Reviewed by Colin Jacobson
In no way can I claim that I was a picky kid when it came to movies. However, even I had some limits. Although I really enjoyed both 1976ís The Bad News Bears and its first sequel, 1977ís The Bad News Bears In Breaking Training, I didnít respond positively to the third flick in the series. While I donít think I hated 1978ís The Bad News Bears Go to Japan, I possess no fond memories of it, and I feel pretty sure I disliked it.
However, attitudes change, so I thought I should give the film another look. I liked Bears and Training less today than I did in the Seventies; conversely, might I find something positive in Japan that slipped by me more than two decades ago?
Nope. If anything, Iím fairly sure Japan seems less tolerable in 2002 than it did in 1978. Put simply, this is an atrocious little film.
(Spoiler alert: to discuss the plot of Japan, I have to cover events that happened in the prior films. As such, if you donít want to know about those, skip to the next use of bold text in the review; that will let you know Iíve finished with the plot synopsis.)
At the end of Training, the Bears won the big game and would eventually head to Japan as the representatives of the US. This has fallen by the wayside as the powers that be decide to send no one; apparently the US kids keep getting beaten by the Japanese. The Bears start a campaign to go anyway, and during a TV appearance, they catch the eye of debt-ridden wannabe entertainment mogul Marvin Lazar (Tony Curtis). He wants to broadcast a game between the Bears and the Japanese kids for big bucks.
As such, Lazar makes a deal with the Bears and theyíre all off to the Land of the Rising Sun. While there, Lazar tries desperately to land a deal but runs into many troubles. Star outfielder Kelly Leak (Jackie Earle Haley) pursues a young Geisha-in-training named Ariko (Hatsune Ishihara) while the other kids play baseball badly. Eventually a game occurs. The end.
While neither of the first two movies featured storylines to rival the classics, at least they bothered with plots. Not so Japan, which exists mainly as a conglomeration of loosely related events. I think screenwriter Bill Lancaster envisioned certain images that might look cute and built a script around them. We have Tony Curtis in a wrestling match, scenes from a silly Japanese variety show, and many travelogue-worthy shots of Japan as Kelly and Ariko moon over each other. The tale goes virtually nowhere other than to lead to the inevitable big game, and even that portion of the film seems stale and uninteresting.
Why shouldnít it be - the rest of the movie bites as well. Itís a good thing they never made a fourth flick; the attrition between films started to become very noticeable. Between Bears and Training, we only lost three characters: Amanda (Tatum OíNeal), Buttermaker (Walter Matthau), and Regi Tower (Scott Firestone). Admittedly, this was still a major blow, since the first were the two most prominent participants in the first film, but the sequel at least returned the majority of the team. (While catcher Mike Engelberg came back, the actor who portrayed him did not; originator Gary Lee Cavagnaro played Engelberg in the first flick, while Jeffrey Louis Starr handled the part for the two sequels.)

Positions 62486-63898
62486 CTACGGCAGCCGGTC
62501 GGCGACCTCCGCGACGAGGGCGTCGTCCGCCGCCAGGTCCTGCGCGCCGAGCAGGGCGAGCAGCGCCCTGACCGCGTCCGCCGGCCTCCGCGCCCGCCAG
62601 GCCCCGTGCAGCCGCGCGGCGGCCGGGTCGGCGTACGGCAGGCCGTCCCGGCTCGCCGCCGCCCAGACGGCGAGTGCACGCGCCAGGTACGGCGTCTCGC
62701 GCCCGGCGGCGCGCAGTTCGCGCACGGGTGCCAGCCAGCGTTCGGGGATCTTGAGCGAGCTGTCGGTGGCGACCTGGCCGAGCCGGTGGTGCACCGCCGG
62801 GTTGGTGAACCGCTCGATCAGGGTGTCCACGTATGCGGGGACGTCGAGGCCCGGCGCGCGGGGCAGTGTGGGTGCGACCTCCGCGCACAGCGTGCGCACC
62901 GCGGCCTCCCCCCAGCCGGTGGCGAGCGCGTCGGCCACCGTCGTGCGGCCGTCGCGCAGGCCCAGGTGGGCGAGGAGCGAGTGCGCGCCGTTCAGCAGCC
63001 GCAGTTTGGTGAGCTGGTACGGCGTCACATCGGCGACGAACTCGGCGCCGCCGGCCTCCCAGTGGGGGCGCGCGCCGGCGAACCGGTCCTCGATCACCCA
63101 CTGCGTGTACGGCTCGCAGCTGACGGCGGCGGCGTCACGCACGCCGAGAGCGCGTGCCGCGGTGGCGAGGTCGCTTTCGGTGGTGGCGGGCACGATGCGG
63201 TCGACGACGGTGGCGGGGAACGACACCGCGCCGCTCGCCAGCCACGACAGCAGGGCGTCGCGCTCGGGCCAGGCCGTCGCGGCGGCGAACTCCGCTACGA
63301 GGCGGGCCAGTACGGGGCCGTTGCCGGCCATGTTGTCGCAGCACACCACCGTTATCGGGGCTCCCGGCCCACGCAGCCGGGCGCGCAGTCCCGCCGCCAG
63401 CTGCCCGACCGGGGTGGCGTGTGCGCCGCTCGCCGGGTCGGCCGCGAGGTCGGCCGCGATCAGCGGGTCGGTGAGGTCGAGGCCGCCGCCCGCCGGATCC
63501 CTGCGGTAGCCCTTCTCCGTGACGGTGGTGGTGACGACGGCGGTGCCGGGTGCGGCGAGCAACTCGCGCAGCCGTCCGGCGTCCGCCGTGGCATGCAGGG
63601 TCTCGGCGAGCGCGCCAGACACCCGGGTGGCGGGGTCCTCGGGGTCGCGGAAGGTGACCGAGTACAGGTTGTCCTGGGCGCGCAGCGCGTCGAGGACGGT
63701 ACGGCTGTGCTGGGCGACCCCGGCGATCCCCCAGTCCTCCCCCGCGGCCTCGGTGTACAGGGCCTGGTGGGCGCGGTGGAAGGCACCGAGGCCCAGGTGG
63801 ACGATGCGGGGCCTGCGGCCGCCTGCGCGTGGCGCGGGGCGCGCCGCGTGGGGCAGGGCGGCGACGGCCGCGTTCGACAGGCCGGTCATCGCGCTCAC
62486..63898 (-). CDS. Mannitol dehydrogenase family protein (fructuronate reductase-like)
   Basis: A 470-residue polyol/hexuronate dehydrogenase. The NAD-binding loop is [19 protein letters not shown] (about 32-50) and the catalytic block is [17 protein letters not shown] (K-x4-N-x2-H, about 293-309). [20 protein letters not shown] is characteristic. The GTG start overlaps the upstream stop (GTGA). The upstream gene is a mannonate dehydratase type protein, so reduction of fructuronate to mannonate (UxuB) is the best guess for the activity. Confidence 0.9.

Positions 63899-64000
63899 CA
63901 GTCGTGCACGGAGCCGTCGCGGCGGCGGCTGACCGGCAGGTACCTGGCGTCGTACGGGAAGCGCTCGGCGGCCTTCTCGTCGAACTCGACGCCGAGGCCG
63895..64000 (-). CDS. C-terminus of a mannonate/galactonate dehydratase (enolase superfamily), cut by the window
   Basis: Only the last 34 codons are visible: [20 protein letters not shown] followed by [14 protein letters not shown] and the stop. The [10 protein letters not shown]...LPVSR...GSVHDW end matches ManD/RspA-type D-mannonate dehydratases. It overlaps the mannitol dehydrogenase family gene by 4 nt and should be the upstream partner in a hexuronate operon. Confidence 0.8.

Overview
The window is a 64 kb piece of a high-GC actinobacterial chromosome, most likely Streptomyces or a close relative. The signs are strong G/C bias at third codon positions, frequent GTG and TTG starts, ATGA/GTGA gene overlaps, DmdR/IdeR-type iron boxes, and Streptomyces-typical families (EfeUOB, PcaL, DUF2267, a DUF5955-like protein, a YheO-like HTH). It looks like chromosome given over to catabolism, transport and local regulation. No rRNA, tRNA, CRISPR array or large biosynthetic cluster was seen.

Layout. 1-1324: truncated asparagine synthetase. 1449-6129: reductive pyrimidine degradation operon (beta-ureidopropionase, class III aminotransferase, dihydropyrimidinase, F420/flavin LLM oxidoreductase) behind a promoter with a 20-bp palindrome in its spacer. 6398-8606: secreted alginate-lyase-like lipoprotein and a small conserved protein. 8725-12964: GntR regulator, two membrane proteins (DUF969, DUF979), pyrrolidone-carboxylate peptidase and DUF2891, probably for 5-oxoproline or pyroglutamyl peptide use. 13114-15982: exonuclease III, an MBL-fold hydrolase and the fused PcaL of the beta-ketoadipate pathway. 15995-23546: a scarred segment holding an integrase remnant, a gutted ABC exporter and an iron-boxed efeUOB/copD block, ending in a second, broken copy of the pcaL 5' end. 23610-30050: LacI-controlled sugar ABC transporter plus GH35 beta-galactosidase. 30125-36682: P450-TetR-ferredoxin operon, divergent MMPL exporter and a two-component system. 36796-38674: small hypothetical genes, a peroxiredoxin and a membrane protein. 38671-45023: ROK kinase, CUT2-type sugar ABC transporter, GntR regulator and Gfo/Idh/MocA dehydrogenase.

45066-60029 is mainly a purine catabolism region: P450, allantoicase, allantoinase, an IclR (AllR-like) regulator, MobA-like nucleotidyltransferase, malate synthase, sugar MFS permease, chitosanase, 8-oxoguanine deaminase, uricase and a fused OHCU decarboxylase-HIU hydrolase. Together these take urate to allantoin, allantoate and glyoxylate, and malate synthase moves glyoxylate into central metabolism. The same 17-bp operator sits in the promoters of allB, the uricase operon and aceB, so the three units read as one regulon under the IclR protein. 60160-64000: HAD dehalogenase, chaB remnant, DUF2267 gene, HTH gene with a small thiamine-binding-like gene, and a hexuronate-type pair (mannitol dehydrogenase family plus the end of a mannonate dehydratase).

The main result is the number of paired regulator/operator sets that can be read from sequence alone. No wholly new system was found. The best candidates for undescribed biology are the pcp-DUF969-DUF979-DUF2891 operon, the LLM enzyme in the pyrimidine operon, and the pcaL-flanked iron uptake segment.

Training added one new player in pitcher Carmen Ronzonni (Jimmy Baio), and the film actually bothered to mention his arrival. Not so Japan, in which a few characters vanish and new ones appear with absolutely no explanation whatsoever. Gone are Carmen, Lupus (Quinn Smith), Tanner (Chris Barnes), and Ogilvie (Alfred Lutter). As replacements we find Mustapha Rahim (Scoody Thornton), E.R.W. Tillyard III (Matthew Anton) and Abe Bernstein (Abraham Unger).
Actually, we do learn how Mustapha joined the team. Heís the little brother of outfielder Ahmad (Erin Blunt), and since their mom works, he needs to take care of him. As stupid as that is, at least itís an explanation. The other two just appear out of nowhere, and we learn absolutely nothing about what happened to the others. Tillyard seems to be a conglomeration of Tannerís looks and size and Ogilvieís smarts and savvy. As for Abe, heís just there; the characterís so weak that itís virtually non-existent, and the kid has literally nothing to do in the movie.
Some of the returning characters change for no apparent reason. When did Kelly become such a softie? He showed none of the old edge. When did Ahmad become so angry? He was always a pleasant kid, and Japan turns him into a Black Panther. When did Feldman (Brett Marx) become a Jesus freak?
The questions must remain rhetorical, for they wonít be answered in the movie. Not that I particularly care, for Japan offered absolutely nothing of interest. The film took a mix of insanely contrived and absurd situations and packaged them together in the apparent hopes that something compelling would occur. It didnít. As I watched Training, I felt a little disappointed since it wasnít as good as Iíd remembered. The Bad News Bears Go to Japan offered no such let downs, for I didnít expect anything from it. Sadly, it was even worse than I anticipated, and it provided an extremely weak end to the Bearsí bigscreen lives.
(For the record, the Bears would continue on through a short-lived TV show called The Bad News Bears. Apparently it only lasted one season; it ignored the changes that occurred between movies and used the characters from the first flick. Absolutely none of the actors returned, however; it featured an entirely new cast. Jack Warden played Buttermaker, and a very young Corey Feldman took on Regi Tower.)